Before the induction, we need to administer validated mood surveys to the patient in order to identify particularly problematic symptoms and document a careful assessment of suicidal ideation.
The clinician and the patient can then discuss what a meaningful reduction of symptoms would look like (does not have to be the 50% reduction of symptoms used in academia, but rather something the clinician and patient decide as a duo) and when these symptoms will next be assessed.
As most patient-reported mood surveys are only meaningful in 1-2 week intervals, you can also request that your patients provide daily mood scores which constitute important data between infusions. Many patients don’t respond to the first one or two ketamine infusions and it’s important to reach out and provide support if that is the case so patients are less likely to leave treatment before they achieve clinical improvement.
Osmind has an extensive survey library of >30 patient reported and clinically administered surveys, so clinicians can better evaluate patients and understand how they are responding to treatments.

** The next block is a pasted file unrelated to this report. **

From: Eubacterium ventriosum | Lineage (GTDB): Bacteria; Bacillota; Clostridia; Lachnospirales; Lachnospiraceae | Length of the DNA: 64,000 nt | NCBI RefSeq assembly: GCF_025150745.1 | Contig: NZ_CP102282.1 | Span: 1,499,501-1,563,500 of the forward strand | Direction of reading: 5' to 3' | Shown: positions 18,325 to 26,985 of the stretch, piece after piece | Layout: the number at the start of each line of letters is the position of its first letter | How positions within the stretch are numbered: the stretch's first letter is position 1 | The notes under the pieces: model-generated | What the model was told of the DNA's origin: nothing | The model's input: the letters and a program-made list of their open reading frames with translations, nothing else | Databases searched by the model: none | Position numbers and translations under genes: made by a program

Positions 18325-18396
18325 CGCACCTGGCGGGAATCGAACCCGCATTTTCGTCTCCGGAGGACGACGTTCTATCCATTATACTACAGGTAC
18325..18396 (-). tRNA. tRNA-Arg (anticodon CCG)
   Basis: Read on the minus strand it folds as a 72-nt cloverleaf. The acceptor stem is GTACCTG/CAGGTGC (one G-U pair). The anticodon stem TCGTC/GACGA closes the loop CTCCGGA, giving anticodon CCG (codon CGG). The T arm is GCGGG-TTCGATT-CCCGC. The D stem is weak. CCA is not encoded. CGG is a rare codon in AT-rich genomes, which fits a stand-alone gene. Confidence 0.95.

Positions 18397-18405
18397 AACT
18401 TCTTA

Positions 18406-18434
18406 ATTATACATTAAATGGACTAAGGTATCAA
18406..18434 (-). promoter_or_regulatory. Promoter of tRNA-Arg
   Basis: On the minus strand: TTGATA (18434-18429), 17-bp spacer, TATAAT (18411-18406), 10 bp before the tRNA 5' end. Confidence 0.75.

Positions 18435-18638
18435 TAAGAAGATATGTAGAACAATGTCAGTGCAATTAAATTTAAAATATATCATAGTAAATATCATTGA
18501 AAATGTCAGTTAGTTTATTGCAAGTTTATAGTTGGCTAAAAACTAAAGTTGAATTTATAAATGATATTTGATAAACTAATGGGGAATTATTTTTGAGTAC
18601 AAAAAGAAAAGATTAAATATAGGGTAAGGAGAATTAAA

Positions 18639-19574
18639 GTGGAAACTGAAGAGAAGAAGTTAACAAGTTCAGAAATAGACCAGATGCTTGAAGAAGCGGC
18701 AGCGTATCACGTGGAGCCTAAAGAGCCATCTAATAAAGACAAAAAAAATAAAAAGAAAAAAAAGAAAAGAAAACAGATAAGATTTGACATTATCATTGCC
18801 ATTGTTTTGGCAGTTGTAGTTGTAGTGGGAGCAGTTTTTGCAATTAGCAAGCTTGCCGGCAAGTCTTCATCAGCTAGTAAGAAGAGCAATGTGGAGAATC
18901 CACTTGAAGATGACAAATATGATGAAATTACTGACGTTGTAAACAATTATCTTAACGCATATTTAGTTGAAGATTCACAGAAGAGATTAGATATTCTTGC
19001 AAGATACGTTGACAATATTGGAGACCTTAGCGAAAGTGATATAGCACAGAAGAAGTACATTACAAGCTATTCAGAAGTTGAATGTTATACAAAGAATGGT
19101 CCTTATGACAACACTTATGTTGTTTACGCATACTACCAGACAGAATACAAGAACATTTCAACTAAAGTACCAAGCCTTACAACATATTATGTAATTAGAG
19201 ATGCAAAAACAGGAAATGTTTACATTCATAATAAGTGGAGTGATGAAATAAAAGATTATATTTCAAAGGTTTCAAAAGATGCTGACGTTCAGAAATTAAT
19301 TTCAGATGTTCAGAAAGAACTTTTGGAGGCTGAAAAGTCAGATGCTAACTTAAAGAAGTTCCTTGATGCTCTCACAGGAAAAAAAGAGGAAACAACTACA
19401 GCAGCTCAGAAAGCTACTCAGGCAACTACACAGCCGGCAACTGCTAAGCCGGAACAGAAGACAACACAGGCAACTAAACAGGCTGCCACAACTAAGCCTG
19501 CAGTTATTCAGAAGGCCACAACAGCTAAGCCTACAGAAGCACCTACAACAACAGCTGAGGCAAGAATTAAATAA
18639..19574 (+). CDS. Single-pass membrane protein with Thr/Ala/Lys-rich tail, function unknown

To date, over 19,000 patients in the Osmind community have completed at least one survey on the Osmind Patient App and more than 1 million mood measures have been collected. This de-identified dataset helps patients see how they are doing and enables important real-world studies like Osmind Real-World Ketamine Analyses (ORKA) that demonstrate to stakeholders like payers that interventions are helping and should receive insurance coverage.
The journaling feature of the Osmind EHR is well-designed for integration. Encouraging patients to use it, if only for the induction, creates an opportunity to intervene if individuals are feeling discouraged. Patients may be more frank about their experience when journaling and clinicians may also identify doubts and concerns that a patient might forget to voice in session.
The clinician can then provide active support with reminders about the treatment plan, recommended reading, and healthful practices that can sustain the patient and get them back for another visit.
This collaborative MBC-based approach improves the likelihood that patients who might ultimately benefit from KIT will stick with it, and that those who don’t respond will still feel deeply cared for by their clinicians and seen as equal partners in the treatment process (Dowrick et al. 2009). Nearly 10,000 patients in the Osmind community have created a journal entry.
You can direct patients to the Osmind patient community, a forum where patients can get feedback and peer support from fellow patients.
Patient support groups have been shown to drive empowerment, health literacy, and adherence–making it a valuable adjunct tool for clinicians to promote retention and engagement outside of treatment sessions.